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May 05
by Andy Hagans Strategy with

The New York Time’s announcement that they would be moving to a partly subscription-based model didn’t surprise me at all.

Of course, the move ticked many bloggers off; Nick W at Threadwatch wrote "Stupid, Stupid, Stupid"
in his headline for the story. When people are used to getting
something for free, and then are asked to pay for it, it is only
natural that they would be unhappy.

But the Times reasoning made sense to me (see their full explanation here, subscription required):

Mr. Sulzberger said that while some Internet users accustomed to free
content might not be willing to pay, many others would be attracted by
the online package of columnists, archives and other material.

advertising growth on the Web has been just spectacular the last few
years," he said. "But like any business, it’s going to mature over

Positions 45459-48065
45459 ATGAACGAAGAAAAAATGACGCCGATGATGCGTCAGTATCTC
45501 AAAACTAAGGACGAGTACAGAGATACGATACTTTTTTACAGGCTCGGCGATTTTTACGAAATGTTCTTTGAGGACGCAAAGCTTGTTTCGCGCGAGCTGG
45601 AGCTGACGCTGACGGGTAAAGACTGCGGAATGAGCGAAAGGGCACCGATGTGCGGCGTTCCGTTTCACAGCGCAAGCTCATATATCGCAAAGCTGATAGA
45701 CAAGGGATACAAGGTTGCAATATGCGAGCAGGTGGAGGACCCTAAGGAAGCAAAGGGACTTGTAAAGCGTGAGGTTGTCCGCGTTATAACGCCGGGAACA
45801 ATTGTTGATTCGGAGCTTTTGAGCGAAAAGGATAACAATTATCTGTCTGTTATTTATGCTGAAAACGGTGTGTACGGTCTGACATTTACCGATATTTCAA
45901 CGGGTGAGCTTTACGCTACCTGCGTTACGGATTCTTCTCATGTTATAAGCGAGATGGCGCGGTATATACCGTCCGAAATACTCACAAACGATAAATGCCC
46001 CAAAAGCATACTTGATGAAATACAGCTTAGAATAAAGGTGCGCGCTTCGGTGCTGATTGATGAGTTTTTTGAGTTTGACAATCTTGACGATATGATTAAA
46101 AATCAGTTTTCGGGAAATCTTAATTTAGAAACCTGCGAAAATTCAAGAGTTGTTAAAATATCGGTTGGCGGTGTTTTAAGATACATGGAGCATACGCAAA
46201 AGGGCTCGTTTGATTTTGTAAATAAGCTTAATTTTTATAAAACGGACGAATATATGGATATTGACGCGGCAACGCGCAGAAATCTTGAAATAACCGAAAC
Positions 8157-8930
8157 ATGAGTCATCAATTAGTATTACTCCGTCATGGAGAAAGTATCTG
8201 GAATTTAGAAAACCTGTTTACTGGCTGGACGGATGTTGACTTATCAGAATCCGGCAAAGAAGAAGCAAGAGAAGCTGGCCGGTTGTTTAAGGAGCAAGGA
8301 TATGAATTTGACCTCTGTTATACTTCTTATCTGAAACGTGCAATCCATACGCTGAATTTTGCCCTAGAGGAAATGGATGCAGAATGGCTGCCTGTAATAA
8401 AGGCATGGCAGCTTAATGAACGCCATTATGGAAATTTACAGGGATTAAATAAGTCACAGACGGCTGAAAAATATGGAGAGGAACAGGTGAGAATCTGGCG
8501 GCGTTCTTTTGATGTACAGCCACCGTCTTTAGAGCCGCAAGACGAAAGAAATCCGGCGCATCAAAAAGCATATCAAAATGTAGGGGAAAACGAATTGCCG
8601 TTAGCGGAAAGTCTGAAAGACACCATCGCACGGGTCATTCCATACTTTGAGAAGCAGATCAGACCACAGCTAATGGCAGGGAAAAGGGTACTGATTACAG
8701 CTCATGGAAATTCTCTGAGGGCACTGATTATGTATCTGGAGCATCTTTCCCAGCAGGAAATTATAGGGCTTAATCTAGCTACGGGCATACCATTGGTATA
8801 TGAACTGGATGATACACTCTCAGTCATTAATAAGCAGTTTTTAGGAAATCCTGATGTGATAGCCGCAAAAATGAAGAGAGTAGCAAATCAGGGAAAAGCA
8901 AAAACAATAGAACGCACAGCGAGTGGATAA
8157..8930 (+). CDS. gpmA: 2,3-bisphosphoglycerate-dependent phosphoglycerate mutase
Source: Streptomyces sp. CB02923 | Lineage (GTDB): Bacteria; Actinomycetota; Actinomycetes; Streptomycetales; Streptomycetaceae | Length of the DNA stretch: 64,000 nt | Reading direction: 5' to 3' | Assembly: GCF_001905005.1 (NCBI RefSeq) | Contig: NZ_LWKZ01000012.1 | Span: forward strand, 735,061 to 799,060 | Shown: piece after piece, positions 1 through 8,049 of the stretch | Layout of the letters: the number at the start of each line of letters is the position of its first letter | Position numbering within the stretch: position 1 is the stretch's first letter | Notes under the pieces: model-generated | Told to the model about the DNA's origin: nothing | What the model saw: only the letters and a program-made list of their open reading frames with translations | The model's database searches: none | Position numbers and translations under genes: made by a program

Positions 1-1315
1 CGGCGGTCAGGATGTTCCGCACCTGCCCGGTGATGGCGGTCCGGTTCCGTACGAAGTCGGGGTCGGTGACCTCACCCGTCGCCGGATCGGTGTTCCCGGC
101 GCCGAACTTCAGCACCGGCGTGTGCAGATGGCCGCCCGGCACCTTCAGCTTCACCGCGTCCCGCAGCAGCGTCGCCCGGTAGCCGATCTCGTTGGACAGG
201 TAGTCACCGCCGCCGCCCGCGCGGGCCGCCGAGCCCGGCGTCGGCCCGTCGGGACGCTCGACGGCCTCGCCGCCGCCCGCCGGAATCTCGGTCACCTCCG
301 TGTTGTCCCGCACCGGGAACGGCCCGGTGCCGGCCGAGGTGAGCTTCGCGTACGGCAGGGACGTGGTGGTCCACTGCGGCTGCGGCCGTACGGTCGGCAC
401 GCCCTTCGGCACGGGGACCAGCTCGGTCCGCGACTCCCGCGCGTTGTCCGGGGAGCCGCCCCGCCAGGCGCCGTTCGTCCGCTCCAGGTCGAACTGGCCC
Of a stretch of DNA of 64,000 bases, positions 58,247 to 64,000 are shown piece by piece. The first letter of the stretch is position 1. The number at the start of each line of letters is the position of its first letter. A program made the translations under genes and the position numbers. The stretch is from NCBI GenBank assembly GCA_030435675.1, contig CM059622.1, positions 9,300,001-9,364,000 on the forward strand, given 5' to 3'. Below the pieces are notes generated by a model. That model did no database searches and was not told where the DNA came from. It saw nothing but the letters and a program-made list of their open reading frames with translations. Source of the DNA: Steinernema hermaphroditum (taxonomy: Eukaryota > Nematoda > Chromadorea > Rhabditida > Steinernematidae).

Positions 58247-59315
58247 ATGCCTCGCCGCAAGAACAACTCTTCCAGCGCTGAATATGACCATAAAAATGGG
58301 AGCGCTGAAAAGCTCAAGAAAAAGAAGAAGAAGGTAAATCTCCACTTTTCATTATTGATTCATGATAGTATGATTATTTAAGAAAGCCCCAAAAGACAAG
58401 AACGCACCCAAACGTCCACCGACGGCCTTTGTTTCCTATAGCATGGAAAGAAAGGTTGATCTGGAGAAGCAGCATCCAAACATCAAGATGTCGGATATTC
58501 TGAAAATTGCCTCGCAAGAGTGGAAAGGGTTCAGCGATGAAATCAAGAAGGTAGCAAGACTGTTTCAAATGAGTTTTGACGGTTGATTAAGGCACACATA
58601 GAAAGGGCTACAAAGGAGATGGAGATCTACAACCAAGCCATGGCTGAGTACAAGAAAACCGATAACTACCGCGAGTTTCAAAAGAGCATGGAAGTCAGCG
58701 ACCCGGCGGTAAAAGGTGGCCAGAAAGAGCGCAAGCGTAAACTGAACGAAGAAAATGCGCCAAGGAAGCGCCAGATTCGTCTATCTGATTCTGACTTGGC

time, and when that happens, it will flatten and then you’ll get into
the normal cycles just like we do it on print. And at that point you’re
really going to need to have another revenue model."

advertising has seen a huge boom since the advent of pay per click, and
I expect that it will see some more growth before it declines.
Advertising is notoriously cyclical though, and there will be a point
in time when internet ad-buying takes a dip. At that point, those
publications who have diversified their revenue streams will be sitting

Furthermore, in terms of SEO and linkability, the majority of
content at NYT will still be available free of charge, and bloggers and
webmasters will continue to link to it. Really what this is is a form
of market segmentation: for those users who aren’t willing to pay for
content, NYT puts most of it out in the open. They then obtain
subscription revenue from the "diehard 5%" who are willing to pay for
the extras.

In my not-so-humble opinion this is a smart hybrid business model that has proven itself over time. For proof, see SEW or WMW ;)

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